Winter is coming, and after the snow flies, many people either need to store their pressure washer for an extended period, or keep it safe for repeated use against the below freezing temperatures. Regardless of your which you choose to do, it is always advisable to winterize your machine with a quality antifreeze to avoid costly repair and/or replacement in when spring finally comes around.


If you are going to store the pressure over the winter, it is recommended to winterize the pump and coil regardless of whether you will keep it in a heated environment or not. Even though your pressure washer may be in heated storage, the liquid inside the pump will eventually dry out and cause drying and degradation of the pressure pump seals. A quality antifreeze will not evaporate and will give the pump and coil the lubrication it needs over the long winter. Every spring, we see many unloaders and seal kits get replaced because of drying, cracking and rusting in place during storage.

If the machine is going to be in a cold environment, be it storage, or for active use, winterizing the pressure pump and heater coil is imperative. This can be done simply by removing the pressure nozzle, feeding a quality antifreeze into the pump (either via the float tank, or a rigged 5/8″ inlet connected to the pump). The machine pump should be turned on, and  the trigger gun opened and shut repeatedly 4-5 times. This will ensure that the anitfreeze is being routed through the unloader and bypass lines (failure to do this will result in a replacement unloader come spring!). After the opening closing of the gun end, the pump should be run until the antifreeze comes out the end of the pressure washer wand. At this point your pressure washer should be fully protected.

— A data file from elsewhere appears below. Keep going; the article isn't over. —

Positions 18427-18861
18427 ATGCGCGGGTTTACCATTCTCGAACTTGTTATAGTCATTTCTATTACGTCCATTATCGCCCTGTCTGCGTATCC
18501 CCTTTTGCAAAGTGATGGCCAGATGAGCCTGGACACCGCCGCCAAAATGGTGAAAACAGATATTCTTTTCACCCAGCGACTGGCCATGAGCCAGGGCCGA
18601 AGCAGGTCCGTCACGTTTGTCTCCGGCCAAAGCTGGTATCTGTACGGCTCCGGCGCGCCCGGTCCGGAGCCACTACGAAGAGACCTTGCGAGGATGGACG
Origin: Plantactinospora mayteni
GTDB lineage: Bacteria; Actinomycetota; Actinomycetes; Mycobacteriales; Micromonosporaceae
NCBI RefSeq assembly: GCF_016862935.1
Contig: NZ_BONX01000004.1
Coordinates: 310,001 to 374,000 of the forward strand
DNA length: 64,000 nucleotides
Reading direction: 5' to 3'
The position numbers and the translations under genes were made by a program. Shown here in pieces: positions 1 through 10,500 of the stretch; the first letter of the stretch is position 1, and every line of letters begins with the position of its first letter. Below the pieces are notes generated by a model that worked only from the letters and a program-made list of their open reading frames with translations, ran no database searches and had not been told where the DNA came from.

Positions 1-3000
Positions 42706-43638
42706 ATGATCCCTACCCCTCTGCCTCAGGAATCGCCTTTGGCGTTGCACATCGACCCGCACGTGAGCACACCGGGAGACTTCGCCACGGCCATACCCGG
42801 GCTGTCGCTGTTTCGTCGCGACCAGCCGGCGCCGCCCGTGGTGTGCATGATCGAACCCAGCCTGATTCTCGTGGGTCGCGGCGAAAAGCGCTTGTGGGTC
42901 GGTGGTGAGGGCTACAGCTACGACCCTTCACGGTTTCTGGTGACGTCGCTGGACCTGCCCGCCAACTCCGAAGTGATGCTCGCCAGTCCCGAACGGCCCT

Some machines, such as Alkota brand, may have a schroeder valve at the pressure outlet of the pump. This can be a handy addition, as instead of running the 2-3 gallons of antifreeze through the entire system, air can be pumped in after the pump, which will in turn blow all remaining water out of the coil and protect it for storage over the winter.

Again, regardless of your length of storage, or environment the pressure washer will be in, winterizing in Wisconsin is an important skill to know, as failure to do so can and most likely will result in expensive repairs the next time it gets pulled out for use.